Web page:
British Expeditionary Force 1940

With The BEF in France by Brigadier L G Hinchliffe MBE

To support the British Expeditionary Force (BEF) which was sent to France on the outbreak of the Second World War there was a carefully prepared increment of the Royal Army Pay Corps. The small cadre of officers was hand picked, and its quality can be judged by the fact that it contained two future Paymasters-in-Chief, Lieutenant Colonel C. N. Bednall and Major O. P. J, Rooney. Due to the virtual non-existence of regular reservists the soldiers, except for the holders of a few key posts, were drawn from the Supplementary Reserve. By the standards of the teeth arms they tended to be elderly and they had little training, except in basic clerical skills. For purely military duties, as distinct from Corps employment, there was a contingent of the King's Own Scottish Borderers.

Two days before the outbreak of war on 3rd September 1939, a key party had been called to the Albany Street Barracks, Regents Park, in London. The bulk of the increment arrived in the next two days, and the mobilisation of the Corps’ Field Force was completed by 5th September. Meantime, the Paymaster-in-Chief of the Force, Colonel (later Brigadier) G. A. C. Ormsby-Johnson, had joined the 1st Echelon of the British Expeditionary Force at Aldershot. With him were him were his Staff Officer, Lieutenant Colonel (later Brigadier) A. A. Cockburn and his Chief Clerk, SSM (later Major) F. E. Gear. Major (later Colonel) L. H. M. Mackenzie also joined to fill the somewhat nebulous appointment of Field Cashier, Intelligence Duties.


Albany Street Barracks Regents Park

Activities at the Albany Street Barracks went ahead with despatch, despite the fact that the Depot had only been established as recently as March 1939 and represented only a small appendage of the Regimental Paymaster London. Temporary lodgings had to be found for personnel before they moved off to France. This problem was eased by the large exodus of civilians from London due to the belief that air attack was imminent. Work went on round the clock. There were many frustrations such as security restrictions and the black-out. Unlike the nonchalance displayed later in the war, work was suspended each time the air-raid sirens sounded, gas masks were put on, and there was a general exodus to the cellars.

The Units mobilised comprised a Command Pay Office, a Base Clearing House, a Base Cash Office and seven Field Cash Offices. Four of the latter were earmarked for each of the Divisions of the BEF, while the remaining three were assigned to the main ports of entry: Cherbourg, Brest and Nantes. The brunt of the initial work was expected to fall at Cherbourg, which had been selected as the port for personnel. To add to the difficulty, the need for security prevented any currency being exchanged from Sterling into Francs before embarkation.

On the day war was declared the Paymaster-in-Chief at the War Office inspected the Contingent. The following day an advance detail, known as the "destroyer party" left for France. It included Lieutenant Colonel Bednall (who was earmarked to command the Base Clearing House), Major (later Brigadier) R.W. Shaw-Hamilton, the three Port Cashiers and eight NCOs.

During the period 6th to 10th September there was sustained activity at the Albany Street Barracks. The Regimental Pay Office was also busy with its own problems of mobilisation expansion. There was a shortage of transport. Despite problems of collection and assembly space the BEF Contingent managed to get their stores and stationery together. The Medical Officer completed his examination, personnel were documented and donned their brand-new battle-dress. By 11th September the main body was ready for embarkation.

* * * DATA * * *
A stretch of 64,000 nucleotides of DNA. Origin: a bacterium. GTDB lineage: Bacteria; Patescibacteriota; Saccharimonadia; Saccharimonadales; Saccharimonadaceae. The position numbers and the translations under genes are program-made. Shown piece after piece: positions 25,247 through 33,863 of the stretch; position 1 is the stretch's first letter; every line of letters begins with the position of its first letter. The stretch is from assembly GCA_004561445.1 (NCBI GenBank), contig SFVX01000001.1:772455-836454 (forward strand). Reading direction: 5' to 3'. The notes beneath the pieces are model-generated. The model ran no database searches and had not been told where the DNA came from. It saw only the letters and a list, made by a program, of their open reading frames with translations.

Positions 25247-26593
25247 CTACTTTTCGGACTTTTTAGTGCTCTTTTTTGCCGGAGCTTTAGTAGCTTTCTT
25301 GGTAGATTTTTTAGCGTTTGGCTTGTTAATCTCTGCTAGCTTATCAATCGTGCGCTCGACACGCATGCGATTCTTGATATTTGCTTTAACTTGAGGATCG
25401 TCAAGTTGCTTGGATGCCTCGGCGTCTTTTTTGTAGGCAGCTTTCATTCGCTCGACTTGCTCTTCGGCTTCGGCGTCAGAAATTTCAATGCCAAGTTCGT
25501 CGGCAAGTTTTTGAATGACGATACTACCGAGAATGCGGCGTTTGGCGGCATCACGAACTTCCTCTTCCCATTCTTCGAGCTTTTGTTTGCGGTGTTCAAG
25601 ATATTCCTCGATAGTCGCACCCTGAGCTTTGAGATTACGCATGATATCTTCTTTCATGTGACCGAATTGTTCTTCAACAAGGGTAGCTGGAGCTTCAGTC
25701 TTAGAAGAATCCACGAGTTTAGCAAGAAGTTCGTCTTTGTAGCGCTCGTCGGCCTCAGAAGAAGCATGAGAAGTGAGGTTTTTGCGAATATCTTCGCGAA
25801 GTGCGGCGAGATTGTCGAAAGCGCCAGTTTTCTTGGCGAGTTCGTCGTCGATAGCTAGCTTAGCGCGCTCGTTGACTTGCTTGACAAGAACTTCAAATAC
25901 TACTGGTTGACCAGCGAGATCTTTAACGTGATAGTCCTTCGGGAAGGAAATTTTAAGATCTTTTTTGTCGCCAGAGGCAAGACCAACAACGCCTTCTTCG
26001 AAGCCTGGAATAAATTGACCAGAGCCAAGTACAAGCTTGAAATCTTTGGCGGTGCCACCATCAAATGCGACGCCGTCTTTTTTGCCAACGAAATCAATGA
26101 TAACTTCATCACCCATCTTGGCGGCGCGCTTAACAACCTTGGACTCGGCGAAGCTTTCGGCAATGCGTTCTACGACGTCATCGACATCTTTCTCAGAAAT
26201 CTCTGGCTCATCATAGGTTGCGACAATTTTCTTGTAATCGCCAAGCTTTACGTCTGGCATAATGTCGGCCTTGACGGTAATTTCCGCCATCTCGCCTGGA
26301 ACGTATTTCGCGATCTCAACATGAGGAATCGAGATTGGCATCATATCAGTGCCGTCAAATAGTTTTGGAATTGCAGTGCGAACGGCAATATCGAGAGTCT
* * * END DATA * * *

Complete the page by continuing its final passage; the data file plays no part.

SS Duke of Argyll

Eleven officers and ninety-nine soldiers embarked on the SS "Duke of Argyll" at Southampton on 12 th September and after crossing the water under cover of darkness arrived in Cherbourg the next day.. Despite all the difficulties, not least of which was that each of the component units had been raised from scratch, the speed of the operation had been outstanding in the words of Sir Owen Rooney, writing many years later, “There was a very real sense urgency, unlike later mobilisations during the war”. Morale was high and remained so during the short life of the BEF.

The four Divisional Field Cash Offices joined their formations. Numbers 5 and 7 were located near Brest and Nantes respectively, while number 3, commanded by Major V. W. Rees, assisted by Captain Howell and a soldier increment of only one RASC driver, was left to cope with the exchange problem troops who were flowing through the port of Cherbourg. They succeeded. It was fortunate that Major-Rees, whose career was eventually to include command of the RAPC Training Centre and raise him to the rank of Brigadier, was an officer of resource who, above all else did not stand on ceremony. Everything brought for exchange was dealt with. He accumulated silver and copper coin by the sacksful.

The advance party, after disembarkation, had a ride of 280 kilometres to the assembly area at Le Mans. This was done in decrepit buses, to the accompaniment of air-raid warnings. Having been unable to get any information about the intended locations of the Command Pay Office and the Base Clearing House they went on to Nantes, where they ascertained that premises had been allotted at St Etienne Monlue. Colonel Ormsby-Johnson, who had linked up with the advance party, quickly decided that the premises were useless. It was obvious that those making the allocation of accommodation had no conception of the size and nature or a Command Pay Office. and a Base clearing House. Lieutenant Colonel Bednall needed no prompting to go and find something better, but by this time the main body were well on their way to St Etienne. On arrival in Cherbourg they had waited in the dock area with their stores and equipment, for movement orders. They were still making do with the rations - tea, bully beef and biscuits - which had been issued to cover the journey-from England. No further issues were available.